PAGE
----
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Here’s how the shell companies exposed in the Panama Papers work

Oct 26 2018

Leaked documents from a Panama-based law firm have revealed how politicians, celebrities and other famous people use banks, law firms and offshore shell companies to hide their assets.

Here’s a look at shell companies and how they are used:

Q What is a shell company?

A A shell company, or holding company, is a corporation without any active business or operations, or one that passively owns the shares of another company. It may have had operations in the past that have become dormant or been wound down.

Q How do you set up a shell company?

A Incorporation of a company in most jurisdictions is simple and inexpensive, according to Christopher Steeves, leader of the tax practice group at law firm Fasken Martineau DuMoulin LLP in Toronto. He says establishing a shell or holding company is generally no different than setting up any other type of company.

Q  Can a shell company be used for legitimate purposes?

A Yes. There are legitimate uses for shell companies, such as helping startups gain cheaper and easier public listings on a stock exchange. In addition, an individual may prefer to own investments through a holding company for administrative ease, estate planning, creditor protection, income splitting with family members, or deferral of income taxes, says Steeves.

Q Can shell companies be used for illegitimate purposes?

A Yes. What recent events are revealing is that people may be using offshore holding companies to disguise the ownership of assets, says Steeves. In contrast to the rules in Canada, some offshore jurisdictions do not require that companies disclose the identity of officers and directors and there is no requirement for locally resident directors. “This makes it possible for a person to control a offshore holding company as the sole director without any disclosure of this control,” Steeves says. “If a person was trying to control the ownership of assets without being personally identified with such ownership, they could easily transfer the assets to the offshore holding company.”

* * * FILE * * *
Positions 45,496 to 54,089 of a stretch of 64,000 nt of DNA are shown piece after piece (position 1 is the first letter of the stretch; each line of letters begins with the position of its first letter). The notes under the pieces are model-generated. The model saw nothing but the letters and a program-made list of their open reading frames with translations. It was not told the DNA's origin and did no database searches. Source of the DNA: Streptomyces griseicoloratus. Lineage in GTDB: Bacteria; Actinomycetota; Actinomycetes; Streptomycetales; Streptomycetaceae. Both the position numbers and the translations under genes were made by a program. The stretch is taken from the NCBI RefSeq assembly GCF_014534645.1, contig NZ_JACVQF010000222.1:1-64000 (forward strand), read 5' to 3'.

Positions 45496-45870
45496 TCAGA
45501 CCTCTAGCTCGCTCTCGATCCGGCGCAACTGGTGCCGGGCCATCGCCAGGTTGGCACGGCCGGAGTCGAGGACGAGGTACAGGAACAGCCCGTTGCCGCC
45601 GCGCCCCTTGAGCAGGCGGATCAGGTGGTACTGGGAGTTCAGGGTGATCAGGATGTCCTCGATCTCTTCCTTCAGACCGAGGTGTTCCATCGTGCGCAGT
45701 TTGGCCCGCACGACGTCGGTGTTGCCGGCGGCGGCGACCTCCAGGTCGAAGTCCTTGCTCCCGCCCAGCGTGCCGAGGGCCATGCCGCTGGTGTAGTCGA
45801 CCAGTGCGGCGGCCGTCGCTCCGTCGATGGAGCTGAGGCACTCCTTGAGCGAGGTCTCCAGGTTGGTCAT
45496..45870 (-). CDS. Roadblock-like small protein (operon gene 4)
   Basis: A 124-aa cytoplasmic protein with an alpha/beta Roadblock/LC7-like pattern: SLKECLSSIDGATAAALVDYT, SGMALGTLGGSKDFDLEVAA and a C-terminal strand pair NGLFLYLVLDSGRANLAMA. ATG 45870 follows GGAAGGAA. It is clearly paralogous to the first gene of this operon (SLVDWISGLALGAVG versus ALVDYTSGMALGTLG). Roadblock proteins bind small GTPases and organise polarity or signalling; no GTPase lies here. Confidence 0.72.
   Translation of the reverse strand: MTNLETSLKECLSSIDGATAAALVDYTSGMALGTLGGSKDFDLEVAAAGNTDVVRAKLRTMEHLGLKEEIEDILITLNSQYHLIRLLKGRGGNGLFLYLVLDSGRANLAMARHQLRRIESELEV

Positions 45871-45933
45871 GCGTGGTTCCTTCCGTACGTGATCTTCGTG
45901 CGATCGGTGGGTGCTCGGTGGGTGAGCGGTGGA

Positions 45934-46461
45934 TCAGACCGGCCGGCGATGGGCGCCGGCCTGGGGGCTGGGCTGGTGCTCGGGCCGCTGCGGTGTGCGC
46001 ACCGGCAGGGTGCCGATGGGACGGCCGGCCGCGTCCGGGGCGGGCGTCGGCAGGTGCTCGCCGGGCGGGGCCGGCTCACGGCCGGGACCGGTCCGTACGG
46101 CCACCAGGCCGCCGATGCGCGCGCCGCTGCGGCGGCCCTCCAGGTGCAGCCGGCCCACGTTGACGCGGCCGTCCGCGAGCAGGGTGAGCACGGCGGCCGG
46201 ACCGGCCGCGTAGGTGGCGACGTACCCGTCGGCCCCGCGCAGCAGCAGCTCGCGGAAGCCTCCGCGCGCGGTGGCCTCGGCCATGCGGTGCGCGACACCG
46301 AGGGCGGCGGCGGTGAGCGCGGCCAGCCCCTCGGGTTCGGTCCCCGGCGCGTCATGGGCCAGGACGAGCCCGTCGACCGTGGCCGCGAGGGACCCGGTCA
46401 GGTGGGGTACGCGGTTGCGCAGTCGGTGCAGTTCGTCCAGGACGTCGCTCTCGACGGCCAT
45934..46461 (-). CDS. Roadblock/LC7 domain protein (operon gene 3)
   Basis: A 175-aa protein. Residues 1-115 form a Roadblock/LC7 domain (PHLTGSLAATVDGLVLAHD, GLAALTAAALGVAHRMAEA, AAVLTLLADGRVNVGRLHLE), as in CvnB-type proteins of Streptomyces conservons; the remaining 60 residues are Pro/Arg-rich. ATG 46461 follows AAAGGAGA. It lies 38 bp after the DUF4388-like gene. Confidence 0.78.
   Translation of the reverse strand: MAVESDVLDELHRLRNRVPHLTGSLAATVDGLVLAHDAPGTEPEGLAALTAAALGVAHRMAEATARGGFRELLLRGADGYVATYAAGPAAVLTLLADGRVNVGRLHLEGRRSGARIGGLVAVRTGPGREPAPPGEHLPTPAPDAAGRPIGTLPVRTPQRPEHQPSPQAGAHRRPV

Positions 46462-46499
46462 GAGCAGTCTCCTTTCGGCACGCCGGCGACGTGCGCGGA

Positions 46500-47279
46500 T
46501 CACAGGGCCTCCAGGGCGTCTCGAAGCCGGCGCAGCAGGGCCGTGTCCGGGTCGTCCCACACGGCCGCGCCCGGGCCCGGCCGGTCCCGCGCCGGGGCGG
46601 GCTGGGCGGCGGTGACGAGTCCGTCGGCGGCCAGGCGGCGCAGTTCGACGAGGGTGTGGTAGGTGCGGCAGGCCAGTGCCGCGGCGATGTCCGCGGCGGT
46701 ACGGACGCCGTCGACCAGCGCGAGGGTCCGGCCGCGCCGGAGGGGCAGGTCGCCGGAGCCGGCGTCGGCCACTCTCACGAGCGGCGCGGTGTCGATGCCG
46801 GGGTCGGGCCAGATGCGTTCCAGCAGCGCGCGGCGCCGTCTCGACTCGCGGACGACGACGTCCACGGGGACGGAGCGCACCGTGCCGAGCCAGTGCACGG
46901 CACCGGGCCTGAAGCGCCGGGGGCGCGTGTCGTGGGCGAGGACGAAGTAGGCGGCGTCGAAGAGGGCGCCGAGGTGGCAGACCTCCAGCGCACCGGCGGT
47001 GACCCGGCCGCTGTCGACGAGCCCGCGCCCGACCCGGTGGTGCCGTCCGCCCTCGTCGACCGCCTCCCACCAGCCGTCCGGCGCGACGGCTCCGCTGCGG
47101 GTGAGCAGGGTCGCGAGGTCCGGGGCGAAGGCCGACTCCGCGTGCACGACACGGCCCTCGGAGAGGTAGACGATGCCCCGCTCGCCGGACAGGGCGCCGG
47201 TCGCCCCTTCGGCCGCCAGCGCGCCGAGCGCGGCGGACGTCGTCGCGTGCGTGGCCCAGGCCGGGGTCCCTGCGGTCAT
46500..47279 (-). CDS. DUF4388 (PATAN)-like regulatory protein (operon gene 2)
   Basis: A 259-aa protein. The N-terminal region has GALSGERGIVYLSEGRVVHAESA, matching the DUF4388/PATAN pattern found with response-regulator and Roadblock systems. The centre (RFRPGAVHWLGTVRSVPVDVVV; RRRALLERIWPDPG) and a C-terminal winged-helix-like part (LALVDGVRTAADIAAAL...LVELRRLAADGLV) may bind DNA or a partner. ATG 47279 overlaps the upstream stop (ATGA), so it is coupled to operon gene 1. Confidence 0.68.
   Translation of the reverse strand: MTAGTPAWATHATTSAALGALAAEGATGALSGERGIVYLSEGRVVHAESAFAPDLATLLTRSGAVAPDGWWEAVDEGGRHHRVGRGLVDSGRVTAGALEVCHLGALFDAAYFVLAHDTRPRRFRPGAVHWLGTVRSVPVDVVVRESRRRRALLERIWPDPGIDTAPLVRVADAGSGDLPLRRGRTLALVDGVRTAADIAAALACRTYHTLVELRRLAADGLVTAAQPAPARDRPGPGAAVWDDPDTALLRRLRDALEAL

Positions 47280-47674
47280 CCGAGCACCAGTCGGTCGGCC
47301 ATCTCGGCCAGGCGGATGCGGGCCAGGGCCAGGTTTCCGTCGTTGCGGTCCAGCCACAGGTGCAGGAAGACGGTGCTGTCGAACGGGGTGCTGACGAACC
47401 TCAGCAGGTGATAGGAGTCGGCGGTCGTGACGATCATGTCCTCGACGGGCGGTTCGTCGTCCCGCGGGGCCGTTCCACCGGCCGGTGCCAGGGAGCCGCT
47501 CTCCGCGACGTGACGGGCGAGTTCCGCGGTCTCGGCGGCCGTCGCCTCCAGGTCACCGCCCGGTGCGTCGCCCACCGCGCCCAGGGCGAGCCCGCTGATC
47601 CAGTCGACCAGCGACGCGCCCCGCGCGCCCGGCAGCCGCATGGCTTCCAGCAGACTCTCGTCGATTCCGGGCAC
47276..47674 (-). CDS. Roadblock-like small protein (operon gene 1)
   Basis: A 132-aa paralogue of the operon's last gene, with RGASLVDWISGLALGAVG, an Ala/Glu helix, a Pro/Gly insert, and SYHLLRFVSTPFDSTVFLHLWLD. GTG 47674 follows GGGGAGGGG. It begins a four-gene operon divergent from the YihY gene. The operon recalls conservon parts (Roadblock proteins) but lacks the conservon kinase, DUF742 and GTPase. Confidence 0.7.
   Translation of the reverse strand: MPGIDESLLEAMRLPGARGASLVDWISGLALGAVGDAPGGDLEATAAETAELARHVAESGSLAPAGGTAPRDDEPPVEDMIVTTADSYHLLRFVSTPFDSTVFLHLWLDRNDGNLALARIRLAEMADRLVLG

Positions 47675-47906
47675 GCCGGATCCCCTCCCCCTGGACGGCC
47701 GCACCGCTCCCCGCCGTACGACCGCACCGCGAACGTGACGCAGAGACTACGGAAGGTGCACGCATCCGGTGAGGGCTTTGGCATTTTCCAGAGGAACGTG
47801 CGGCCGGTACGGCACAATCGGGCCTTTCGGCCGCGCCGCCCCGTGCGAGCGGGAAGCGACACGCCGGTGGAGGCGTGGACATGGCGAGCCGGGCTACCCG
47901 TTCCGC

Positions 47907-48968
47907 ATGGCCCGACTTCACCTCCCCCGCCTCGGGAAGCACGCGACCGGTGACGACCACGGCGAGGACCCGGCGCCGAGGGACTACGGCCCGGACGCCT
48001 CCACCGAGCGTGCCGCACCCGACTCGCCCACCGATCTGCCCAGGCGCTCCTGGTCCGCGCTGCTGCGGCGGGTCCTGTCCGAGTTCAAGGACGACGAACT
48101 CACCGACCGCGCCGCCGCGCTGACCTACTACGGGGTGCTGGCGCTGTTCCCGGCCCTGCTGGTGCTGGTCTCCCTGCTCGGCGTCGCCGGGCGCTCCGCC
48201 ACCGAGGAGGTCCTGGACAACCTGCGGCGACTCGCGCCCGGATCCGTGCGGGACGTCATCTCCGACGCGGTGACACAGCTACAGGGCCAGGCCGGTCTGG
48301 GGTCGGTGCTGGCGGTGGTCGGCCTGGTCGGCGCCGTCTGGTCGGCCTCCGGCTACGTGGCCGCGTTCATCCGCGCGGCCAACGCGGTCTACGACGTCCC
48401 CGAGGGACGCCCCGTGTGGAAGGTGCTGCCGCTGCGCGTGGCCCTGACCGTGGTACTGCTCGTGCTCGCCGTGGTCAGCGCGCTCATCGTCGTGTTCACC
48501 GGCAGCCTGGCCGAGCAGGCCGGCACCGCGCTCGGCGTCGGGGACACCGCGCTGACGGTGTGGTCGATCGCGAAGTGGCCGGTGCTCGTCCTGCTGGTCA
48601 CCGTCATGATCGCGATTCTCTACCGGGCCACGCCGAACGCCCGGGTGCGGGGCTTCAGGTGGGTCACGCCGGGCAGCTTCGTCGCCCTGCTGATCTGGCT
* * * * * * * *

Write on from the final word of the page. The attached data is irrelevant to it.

Q Are such transfers always indicative of a problem?

A No. There is nothing, in and of itself, that is illegitimate or illegal about such transfers and trying to preserve one’s privacy. But laws may be violated if the person does not disclose their ownership of the offshore holding company as required by law in the country where they reside or are a citizen, Steeves says. For example, under Canadian tax laws, a Canadian resident that owns an offshore holding company may be required to report such ownership on his or her annual tax return. If they fail to report such ownership, the person is subject to significant penalties.

Q Once a shell company is created, is it difficult to detect whether it is being used for a legitimate purpose or an illegal one?

A  Yes, the creation of a company is a commonplace activity. Determining if a company is being used for an illegal purpose can likely only be determined by a regulator, who is auditing whether its constituents are complying with regulations, says Steeves.

Q Do shell companies only exist in so-called tax havens?

A  No. Shell companies or holder companies exist in every jurisdiction that allows for incorporations. “It is doubtful that they are more common in tax-haven jurisdictions,” Steeves says.

 

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